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Dan Otter

Time To Stop Blaming Agents?

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CONGRESSIONAL INTENT CAN ONLY BE MEASURED BY THE MOST RECENT LAW ENACTED. IT IS SIMPLE LOGIC THAT THE 403(b) MODEL WAS THE INTENDED MODEL UNTIL THEY ENACTED 457(b)/401(k) WHICH ARE FUNDAMENTALLY DIFFERENT MODELS. MOREOVER, WE ALL AGREE THAT THE NEW REGS REQUIRE THE 403(b) TO OPERATE MORE LIKE A 401(k). THIS IS PROOF POSITIVE THAT THE CURRENT 403(b) MODEL IS NO LONGER THE INTENDED MODEL.

 

 

The most recent law enacted speaks only to the intent of the most recent Congress...NOT to the overall wisdom of the law in question. Again, I'll use "No Child Left Behind" as an example. The perceived problem of a lack of standards for teachers was "addressed" by a deeply flawed law that imposes arbitrary and, in some cases, unreasonable standards, and accompanies it with a budget that severely (fatally, I would argue) underfunds the entire enterprise. Future legislation will, I'm quite certain, return control over educational standards back to the local governments, where it belongs. As it stands now, it's an unfunded mandate.

 

As for the 403(b), if 401(k) plans were intended as a cure to address the shortcomings of the 403(b), as you assert, surely it would have reshaped the 403(b) plan as well. Instead, we have overall reform now that purports to impose fiduciary responsibility on the employers, but may well in reality COST thousands of teachers in hundreds of districts the opportunity to do any pre-tax retirement savings at all, depending upon their reaction to the law that is ultimately passed. Either way it works out, the fact that it is Congress' most recent piece of...legislation is in NO WAY an indication of its wisdom. Given what the Federal government is asking districts to take on in the way of fiduciary oversight, this too is an excellent example of an unfunded mandate! And many districts are likely to respond by simply dropping the entire program. What a shame.

 

 

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I think the federal government sees flaws in all of the the retirement plans which is why for the past three years they have been advocating the Employer Retirement Savings Account (ERSA) for all employees. I am not saying I'm totally supportive of this measure, but I think the 403(b) in its current form is so badly flawed that something is going to eventually give.

 

Dan Otter

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I think we keep missing the point which as to do with the issue of "dual agency." My surgeon may be wonderful, ethical and in fact selling the best heart valves, but the fact remains that he shouldn't be selling heart valves at all because of a POTENTIAL conflict of interest.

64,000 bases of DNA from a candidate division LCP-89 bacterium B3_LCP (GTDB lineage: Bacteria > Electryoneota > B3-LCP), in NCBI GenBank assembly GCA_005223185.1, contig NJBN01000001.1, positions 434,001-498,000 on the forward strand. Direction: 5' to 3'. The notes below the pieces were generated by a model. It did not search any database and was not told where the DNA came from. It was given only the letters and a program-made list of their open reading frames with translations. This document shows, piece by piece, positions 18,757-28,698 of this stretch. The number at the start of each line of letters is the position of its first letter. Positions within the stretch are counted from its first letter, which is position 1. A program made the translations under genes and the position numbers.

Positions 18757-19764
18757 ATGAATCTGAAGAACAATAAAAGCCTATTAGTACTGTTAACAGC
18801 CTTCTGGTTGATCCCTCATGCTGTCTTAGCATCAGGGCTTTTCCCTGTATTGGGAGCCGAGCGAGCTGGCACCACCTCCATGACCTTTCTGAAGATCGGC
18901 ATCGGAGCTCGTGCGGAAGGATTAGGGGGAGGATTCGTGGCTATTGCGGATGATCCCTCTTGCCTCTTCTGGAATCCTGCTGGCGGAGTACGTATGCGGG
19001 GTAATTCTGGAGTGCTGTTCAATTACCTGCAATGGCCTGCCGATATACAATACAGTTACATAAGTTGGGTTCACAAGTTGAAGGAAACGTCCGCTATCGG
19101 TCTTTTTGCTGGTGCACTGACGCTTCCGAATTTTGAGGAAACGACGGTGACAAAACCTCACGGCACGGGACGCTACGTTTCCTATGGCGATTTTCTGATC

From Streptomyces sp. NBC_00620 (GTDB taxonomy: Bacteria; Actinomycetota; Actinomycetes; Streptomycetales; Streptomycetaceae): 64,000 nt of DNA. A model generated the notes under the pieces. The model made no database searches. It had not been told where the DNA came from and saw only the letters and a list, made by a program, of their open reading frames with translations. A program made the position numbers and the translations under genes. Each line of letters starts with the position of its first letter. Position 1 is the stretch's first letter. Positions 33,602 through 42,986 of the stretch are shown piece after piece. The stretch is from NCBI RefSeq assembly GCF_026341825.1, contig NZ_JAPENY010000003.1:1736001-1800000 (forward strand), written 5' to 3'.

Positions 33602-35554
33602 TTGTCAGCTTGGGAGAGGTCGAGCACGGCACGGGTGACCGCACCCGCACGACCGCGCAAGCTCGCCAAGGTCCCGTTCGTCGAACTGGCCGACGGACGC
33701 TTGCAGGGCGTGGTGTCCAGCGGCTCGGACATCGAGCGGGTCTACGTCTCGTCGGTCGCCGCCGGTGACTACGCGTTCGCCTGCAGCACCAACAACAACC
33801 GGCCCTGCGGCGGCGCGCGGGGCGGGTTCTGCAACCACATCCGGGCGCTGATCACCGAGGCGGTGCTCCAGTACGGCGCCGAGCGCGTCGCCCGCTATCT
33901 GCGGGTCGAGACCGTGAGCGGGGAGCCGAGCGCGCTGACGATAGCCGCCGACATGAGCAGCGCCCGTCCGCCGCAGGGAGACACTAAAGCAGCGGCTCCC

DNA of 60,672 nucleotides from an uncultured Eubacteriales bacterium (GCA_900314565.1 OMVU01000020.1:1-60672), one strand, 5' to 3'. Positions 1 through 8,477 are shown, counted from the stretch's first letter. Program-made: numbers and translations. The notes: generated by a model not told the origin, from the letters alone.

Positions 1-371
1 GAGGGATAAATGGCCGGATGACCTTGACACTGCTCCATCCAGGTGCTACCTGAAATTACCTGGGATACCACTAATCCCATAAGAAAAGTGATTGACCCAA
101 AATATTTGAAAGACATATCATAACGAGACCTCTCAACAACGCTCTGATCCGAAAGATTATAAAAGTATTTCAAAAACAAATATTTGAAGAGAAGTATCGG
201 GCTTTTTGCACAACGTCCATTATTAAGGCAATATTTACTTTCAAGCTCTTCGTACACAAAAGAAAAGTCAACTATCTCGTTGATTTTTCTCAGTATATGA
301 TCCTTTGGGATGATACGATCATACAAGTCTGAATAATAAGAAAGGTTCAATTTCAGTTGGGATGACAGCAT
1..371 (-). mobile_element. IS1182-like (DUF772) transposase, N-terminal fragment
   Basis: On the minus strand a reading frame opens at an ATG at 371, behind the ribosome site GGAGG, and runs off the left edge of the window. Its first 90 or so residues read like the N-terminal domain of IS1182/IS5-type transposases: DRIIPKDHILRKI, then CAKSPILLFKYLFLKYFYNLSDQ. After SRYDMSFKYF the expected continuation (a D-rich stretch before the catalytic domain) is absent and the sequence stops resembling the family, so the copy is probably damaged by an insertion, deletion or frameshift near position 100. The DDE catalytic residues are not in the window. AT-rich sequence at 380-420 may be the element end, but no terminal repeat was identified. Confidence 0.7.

My Realtor may be Mother Theresa, but she shouldn't represent BOTH sides of the transaction.

 

My ATTORNEY shouldn't be representing both clients, the defendant and the plaintiff, ( even though he might be able to competently wear two hats) because of a POTENTIAL conflict of interest.

 

That is the real issue that other professions understand...we must take away the POSSIBILITY of a conflict of interest and that is why EDUCATION must be separated out from the SALE of those PRODUCTS.

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Guest Sierra

Gadfly:

 

I could not agree with your more! Another way to express the principle is to say that a servant can serve but one master. THIS IS THE BASIC LAW OF AGENCY.

 

So if Aaron Agent is being paid by ING to sell ING products to Ted Teacher, Aaron owes his undivided loyalty to ING not to Ted Teacher.

 

It is interesting to note that we use the term "agent" which in fact is the legal term when one represents another, the "other" being the "principal". In the above example ING is the principal.

 

Peace and Hope,

Joel

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That is the real issue that other professions understand...we must take away the POSSIBILITY of a conflict of interest and that is why EDUCATION must be separated out from the SALE of those PRODUCTS.